Since Why Kimba Saved the World is an animal fiction book, I asked Meg to list a few of her favorites:
Favorite animal fiction books of Meg Dendler’s:
#1 all time is Socks by Beverly Cleary. I have lost track of how many times I read it as a child or read it aloud as a teacher or to my own children. It’s really a very simple book, but I just adore it.
Charlotte’s Web by E.B. White– just a couple of years ago, I read this aloud to a first grade class and could barely make it through Charlotte’s death. To say out loud that she was alone when she died was too much for me. I was a blubbery mess. The kids thought I was silly.
Trumpet of the Swan by E.B. White- as a librarian, I read this to a second grade class and brought in a trumpet so they could hear what it sounded like. I bet they remember that!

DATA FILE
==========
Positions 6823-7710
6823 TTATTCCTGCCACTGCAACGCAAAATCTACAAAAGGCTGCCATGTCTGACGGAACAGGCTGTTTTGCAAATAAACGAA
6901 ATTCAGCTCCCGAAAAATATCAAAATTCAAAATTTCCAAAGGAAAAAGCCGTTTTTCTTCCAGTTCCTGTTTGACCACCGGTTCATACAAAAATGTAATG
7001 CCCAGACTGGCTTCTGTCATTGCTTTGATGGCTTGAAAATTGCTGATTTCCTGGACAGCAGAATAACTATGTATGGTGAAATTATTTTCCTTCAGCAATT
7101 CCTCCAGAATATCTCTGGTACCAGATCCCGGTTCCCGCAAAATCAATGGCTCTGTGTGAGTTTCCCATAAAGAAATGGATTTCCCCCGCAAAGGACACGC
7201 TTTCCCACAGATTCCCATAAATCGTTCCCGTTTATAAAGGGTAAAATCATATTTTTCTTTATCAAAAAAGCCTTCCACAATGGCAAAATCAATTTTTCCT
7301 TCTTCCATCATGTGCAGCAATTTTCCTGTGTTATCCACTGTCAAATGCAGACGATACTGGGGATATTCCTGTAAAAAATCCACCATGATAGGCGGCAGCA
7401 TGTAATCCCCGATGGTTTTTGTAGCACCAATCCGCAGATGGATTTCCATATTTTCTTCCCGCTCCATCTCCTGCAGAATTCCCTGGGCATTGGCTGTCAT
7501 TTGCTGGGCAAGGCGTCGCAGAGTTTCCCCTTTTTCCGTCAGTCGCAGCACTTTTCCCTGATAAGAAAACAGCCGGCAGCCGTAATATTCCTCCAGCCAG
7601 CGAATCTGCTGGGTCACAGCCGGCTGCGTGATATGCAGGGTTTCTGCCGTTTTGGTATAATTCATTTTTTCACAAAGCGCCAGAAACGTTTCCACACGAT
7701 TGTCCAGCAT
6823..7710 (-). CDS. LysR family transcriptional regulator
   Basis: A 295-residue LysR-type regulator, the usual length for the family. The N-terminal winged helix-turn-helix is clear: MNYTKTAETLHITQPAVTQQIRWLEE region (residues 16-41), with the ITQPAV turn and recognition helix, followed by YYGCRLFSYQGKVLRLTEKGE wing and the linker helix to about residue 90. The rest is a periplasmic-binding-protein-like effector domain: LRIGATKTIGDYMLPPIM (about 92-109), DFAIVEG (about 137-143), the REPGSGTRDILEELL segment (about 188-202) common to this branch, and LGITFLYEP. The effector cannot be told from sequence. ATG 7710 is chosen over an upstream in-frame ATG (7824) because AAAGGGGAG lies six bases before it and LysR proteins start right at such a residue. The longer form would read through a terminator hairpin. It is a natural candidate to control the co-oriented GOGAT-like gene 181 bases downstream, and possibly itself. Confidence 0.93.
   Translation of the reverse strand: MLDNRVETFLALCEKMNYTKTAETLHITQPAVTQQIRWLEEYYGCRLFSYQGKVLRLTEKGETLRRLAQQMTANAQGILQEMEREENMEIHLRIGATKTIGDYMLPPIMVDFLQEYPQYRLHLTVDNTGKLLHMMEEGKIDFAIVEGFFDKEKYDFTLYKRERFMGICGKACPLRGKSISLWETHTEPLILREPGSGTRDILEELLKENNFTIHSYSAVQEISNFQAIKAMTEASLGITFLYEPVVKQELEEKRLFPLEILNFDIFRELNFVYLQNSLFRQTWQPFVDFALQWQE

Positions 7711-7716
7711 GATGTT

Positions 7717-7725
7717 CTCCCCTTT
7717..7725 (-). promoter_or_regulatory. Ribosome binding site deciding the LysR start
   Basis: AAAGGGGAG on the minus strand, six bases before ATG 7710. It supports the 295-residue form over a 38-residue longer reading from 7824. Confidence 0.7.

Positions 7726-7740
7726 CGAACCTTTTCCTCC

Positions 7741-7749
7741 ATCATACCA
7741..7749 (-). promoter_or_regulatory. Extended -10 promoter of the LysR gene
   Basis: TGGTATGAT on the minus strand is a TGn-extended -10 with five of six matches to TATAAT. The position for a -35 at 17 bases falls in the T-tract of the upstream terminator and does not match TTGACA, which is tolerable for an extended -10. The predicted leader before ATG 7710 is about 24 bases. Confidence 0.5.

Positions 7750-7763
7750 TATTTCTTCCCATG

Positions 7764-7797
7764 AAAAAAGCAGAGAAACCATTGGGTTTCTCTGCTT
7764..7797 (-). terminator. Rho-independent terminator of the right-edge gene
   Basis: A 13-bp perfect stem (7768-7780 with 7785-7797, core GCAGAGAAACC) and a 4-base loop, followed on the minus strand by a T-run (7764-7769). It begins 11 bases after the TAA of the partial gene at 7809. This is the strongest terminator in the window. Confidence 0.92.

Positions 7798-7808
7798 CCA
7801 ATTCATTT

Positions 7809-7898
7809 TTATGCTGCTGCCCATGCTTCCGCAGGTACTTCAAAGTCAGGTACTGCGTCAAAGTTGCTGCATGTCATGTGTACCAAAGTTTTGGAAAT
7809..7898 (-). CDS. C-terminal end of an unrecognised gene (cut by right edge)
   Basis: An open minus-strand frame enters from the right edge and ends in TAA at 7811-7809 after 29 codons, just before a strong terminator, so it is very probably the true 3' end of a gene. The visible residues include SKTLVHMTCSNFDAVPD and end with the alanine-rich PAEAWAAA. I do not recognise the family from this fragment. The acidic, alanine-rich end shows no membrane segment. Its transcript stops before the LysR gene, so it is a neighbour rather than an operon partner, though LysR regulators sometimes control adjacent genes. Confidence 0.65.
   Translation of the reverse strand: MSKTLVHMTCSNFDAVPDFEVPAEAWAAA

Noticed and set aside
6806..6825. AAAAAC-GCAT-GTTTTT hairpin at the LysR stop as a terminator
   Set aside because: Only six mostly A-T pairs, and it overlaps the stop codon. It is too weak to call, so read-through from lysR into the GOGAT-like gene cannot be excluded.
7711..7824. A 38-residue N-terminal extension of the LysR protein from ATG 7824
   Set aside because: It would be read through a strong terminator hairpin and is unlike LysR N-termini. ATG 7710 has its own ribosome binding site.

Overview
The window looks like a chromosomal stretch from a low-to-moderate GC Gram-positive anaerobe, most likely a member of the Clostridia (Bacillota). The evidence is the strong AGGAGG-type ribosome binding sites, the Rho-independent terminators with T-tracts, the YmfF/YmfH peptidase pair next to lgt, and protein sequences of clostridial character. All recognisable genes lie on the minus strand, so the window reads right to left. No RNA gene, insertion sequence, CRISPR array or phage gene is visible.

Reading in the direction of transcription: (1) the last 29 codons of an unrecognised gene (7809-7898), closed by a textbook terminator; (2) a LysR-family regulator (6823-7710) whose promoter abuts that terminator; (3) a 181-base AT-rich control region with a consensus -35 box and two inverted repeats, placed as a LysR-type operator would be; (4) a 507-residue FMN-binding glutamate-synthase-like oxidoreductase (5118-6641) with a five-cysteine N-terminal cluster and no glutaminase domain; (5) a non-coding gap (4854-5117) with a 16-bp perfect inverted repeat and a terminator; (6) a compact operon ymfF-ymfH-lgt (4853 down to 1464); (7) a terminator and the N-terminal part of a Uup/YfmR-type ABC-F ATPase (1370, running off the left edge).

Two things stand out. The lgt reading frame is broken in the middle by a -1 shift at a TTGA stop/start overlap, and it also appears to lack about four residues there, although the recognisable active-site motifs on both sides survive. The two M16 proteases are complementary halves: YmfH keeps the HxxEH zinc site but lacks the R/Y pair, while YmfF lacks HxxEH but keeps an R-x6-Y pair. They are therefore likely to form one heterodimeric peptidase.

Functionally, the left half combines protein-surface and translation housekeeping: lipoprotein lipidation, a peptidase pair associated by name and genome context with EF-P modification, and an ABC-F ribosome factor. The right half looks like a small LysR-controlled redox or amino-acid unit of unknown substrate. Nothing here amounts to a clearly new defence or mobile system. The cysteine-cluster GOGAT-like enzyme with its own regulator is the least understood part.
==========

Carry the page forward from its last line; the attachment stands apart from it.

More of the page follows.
Stuart Little by E.B. White- it may be a little dated for kids now, but I still love it.
E.B. White (just like Meg I am a huge fan of his books!)
Dick King-Smith – The Hodgeheg, Babe the Gallant Pig, and Pigs Might Fly are some of my favorites but I’ve loved 10 other titles as well!
Avi – Tales of Dimwood Forest Series
Kate diCamillo – Mercy Watson Series
Beverly Cleary – Ralph S. Mouse Series
James Howe – Bunnicula Series
Erin Hunter – Into the Wild Series (Warriors books)
Ursula K. Le Guin – Catwings Series
Kathryn Lasky – Guardians of Ga’Hoole Series/Wolves of the Beyond Series
Kenneth Oppel – Silverwing Series
Eleanor Estes – Ginger Pye and Pinky Pye
Brian Jacques – Redwall Series
Jim Kjelgaard – any of his dog books especially Big Red, look out, they always make me weep as much as Where the Red Fern Grows by Wilson Rawls
Marguerite Henry – I just love her Misty Series. I have a few fans of horse books that love them too!
Meg Dendler Interview:
Continuing favorite books discussion: